'Working in the UK has enabled me to grow my network and skills and gain international work experience'

Progress sits on a stool posing in her blue Sussex University hoodie. She is similing and her bracelent and socks match her hoodie. She is wearing white trousers, and white trainers and there is a white background.

Progress showing off her Sussex University hoodie with matching blue socks

Progress, from Nigeria, graduated with a master’s in Media Practice for Development and Social Change from the University of Sussex in 2021. She stayed in the UK through the Graduate Route as it allowed her to put into practice what she learned in her studies, grow her network and gain relevant experience in an international environment.

Why did you decide to study Media Practice for Development and Social Change in the UK?

I studied Business Administration at undergraduate level, but after completing my first degree, I realised that I had a passion for Media and Development. It combines my knack for writing, storytelling and journalism. In the process of researching what course would be best for me, I came across many international and local universities, but few of the courses I found incorporate the aspects of development I was interested in. However, the University of Sussex offered a course that exactly matched what I was looking for. I first heard about it through a Nigerian alumnus at an education fair in Abuja, Nigeria, and immediately just knew that it was perfect for me.

Progress stands behind the till at the charity shop where she is a volunteer. There are shoes, bags and clothes on the table and the wording on the till reads: 'This shop ends homelessness'

Progress volunteering for Crisis UK to help end homelessness

How has volunteering helped you on your career journey so far?

During my course, I volunteered for Crisis UK to help end homelessness. It was an interesting opportunity for me as it allowed me both to volunteer my skills for social good by raising funds for a homelessness charity, as well as providing me with the chance to build my communication skills. Although the official language of Nigeria is English, Nigerian English is quite different from British English. I’m still building my communication skills in British English and volunteering helped me to better understand the society in the UK, to learn more about the local culture, how people live and how people communicate here. I found it very interesting. And - of course - it also offered me the opportunity to volunteer my skills for social good.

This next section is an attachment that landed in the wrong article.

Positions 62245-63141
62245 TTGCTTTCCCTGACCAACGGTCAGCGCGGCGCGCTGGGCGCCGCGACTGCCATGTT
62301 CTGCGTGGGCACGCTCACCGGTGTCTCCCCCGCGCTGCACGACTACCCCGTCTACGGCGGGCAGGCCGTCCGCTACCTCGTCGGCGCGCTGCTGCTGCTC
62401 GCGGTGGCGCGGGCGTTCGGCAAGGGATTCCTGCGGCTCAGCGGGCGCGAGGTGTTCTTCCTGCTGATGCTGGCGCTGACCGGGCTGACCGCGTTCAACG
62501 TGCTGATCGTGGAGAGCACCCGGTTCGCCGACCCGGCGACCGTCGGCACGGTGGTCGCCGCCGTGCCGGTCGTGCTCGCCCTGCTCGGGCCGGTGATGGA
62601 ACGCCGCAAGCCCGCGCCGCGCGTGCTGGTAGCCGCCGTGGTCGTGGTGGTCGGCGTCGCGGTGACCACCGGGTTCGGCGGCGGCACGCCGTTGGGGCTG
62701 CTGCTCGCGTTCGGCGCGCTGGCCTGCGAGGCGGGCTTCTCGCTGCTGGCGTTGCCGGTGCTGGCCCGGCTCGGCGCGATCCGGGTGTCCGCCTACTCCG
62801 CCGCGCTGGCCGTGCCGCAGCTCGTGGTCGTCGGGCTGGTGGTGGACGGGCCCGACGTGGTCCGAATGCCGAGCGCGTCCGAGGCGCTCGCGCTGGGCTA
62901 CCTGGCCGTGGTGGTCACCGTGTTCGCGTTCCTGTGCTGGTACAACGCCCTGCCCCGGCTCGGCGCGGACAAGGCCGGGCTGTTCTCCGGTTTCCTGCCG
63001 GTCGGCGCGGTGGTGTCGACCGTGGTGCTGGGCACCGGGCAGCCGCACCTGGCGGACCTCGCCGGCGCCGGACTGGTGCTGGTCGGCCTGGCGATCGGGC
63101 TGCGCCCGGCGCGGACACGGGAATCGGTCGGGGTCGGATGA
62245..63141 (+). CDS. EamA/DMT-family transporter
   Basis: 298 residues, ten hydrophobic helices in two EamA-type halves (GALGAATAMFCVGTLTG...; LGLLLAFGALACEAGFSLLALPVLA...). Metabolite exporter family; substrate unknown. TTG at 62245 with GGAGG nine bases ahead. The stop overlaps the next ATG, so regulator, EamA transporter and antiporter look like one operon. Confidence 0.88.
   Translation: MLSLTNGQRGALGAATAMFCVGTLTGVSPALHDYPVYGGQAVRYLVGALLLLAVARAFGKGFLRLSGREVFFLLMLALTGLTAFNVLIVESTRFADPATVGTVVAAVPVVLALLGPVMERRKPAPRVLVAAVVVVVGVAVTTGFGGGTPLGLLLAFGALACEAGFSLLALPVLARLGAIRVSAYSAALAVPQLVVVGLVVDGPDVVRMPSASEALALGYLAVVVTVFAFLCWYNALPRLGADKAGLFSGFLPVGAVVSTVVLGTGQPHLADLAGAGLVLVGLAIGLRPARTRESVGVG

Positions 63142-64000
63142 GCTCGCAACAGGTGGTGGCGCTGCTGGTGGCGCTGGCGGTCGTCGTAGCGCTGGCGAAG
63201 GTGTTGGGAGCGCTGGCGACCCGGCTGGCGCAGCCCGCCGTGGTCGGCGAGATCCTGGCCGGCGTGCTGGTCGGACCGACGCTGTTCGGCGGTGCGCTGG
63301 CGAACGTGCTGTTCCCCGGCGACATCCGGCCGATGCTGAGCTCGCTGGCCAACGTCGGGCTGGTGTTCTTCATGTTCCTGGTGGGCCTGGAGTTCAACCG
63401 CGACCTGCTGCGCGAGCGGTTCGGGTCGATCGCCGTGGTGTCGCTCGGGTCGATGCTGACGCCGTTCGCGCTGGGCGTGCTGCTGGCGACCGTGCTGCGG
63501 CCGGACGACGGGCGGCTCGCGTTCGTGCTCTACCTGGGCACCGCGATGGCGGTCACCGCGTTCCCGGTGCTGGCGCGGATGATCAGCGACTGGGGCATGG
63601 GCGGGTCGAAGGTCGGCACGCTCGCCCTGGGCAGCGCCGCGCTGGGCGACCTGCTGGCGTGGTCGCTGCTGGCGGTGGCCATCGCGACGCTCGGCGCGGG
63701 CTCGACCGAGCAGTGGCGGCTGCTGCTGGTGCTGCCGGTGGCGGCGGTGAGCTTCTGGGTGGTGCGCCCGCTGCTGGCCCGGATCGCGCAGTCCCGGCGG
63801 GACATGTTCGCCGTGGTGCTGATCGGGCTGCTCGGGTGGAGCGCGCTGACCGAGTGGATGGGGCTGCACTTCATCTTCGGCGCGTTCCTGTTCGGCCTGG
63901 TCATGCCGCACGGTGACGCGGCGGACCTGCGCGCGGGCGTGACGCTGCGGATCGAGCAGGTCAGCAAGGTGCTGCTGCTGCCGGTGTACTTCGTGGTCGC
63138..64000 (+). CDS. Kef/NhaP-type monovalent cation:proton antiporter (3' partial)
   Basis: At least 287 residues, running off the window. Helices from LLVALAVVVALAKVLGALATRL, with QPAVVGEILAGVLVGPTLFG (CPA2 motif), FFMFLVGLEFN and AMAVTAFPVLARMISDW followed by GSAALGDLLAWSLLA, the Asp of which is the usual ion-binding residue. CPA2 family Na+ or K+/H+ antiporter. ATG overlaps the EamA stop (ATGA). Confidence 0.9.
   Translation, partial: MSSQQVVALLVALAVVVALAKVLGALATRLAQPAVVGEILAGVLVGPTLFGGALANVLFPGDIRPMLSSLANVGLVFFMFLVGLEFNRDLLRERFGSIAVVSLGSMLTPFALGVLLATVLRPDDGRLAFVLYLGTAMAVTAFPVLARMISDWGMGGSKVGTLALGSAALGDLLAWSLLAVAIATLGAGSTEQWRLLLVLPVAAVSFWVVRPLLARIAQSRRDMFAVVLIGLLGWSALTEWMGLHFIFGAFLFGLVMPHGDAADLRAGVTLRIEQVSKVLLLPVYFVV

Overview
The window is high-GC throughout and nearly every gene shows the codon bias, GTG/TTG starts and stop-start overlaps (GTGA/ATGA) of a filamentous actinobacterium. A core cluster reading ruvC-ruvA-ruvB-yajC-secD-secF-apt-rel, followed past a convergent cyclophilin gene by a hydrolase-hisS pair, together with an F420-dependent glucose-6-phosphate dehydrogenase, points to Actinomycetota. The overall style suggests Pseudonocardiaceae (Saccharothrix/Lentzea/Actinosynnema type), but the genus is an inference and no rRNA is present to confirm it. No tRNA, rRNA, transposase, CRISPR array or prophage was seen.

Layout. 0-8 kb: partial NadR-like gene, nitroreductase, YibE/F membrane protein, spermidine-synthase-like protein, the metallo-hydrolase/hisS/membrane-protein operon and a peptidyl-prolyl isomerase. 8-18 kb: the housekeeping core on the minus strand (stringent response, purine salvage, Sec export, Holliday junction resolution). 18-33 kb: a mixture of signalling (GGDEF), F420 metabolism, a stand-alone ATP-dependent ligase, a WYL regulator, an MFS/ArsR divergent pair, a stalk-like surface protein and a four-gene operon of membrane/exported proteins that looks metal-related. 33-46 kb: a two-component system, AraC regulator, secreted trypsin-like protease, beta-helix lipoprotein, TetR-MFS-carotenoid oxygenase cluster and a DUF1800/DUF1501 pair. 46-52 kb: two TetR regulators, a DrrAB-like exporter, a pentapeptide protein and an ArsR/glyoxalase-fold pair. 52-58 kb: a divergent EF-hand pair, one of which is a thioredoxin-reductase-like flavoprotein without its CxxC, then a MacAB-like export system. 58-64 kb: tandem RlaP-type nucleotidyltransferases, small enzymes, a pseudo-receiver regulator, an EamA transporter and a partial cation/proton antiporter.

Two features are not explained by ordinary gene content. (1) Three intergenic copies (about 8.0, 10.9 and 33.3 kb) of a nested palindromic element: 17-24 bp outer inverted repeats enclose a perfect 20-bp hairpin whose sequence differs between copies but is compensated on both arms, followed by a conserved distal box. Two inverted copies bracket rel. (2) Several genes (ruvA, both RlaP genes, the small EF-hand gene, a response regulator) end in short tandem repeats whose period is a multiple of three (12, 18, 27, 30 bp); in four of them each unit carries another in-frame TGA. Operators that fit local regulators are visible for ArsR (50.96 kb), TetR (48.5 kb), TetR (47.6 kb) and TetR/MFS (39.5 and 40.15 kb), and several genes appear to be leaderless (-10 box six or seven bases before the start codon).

What have you been doing since finishing your course?

During my studies, I did an internship at The Winch – a local Charity in Camden in London that works with local young people. After that internship, I was kept on as a staff member. Working at The Winch means a lot to me because, for a long time, I’ve wanted to work in a charity or an organisation that promotes social change and development, and studying in the UK made this goal possible for me. I was really happy to become a staff member at The Winch because it has such a diverse and inclusive work environment, and a very friendly, accommodating and respectful work culture. I feel very hopeful that the skills I’m currently gaining will help me fulfil my dream of setting up my own NGO in the future. I love the development space and this is where I would like to build my career.

Why did you apply for the Graduate Route?

I applied for the Graduate Route because it allowed me to put into practice what I’ve learned during my studies in an international context - something I’ve always looked forward to doing. Here in the UK, I feel that I’ll be able to make the most of the network I’ve already started building, grow my skills and gain relevant experience at an international level.

I found the application process for the Graduate Route really simple. It has allowed me to maximise my time in the UK.

Progress stands in front of Brighton Pier. She is wearing a pink top with a hoodie wrapped around her waist. She is smiling underneath her sunglasses and a big camera is hanging from the strap around her neck.

The Graduate Route has allowed Progress to maximise her time in the UK

What have you learned from living in the UK?

Living in the UK has made me realise how human, and how flawed I am. I have learned to put less pressure on myself and own my mistakes and flaws. I have learned to be more patient, to take one step at a time, do things gradually and live more in the moment.

Aside from the weather, another interesting thing that I like about the UK is the hospitality. I feel that it’s a very accommodating country. If you lose your way, for example, people will be able to direct you to where you are going and they are just very down to earth and friendly. I think it’s really easy to fit in here.

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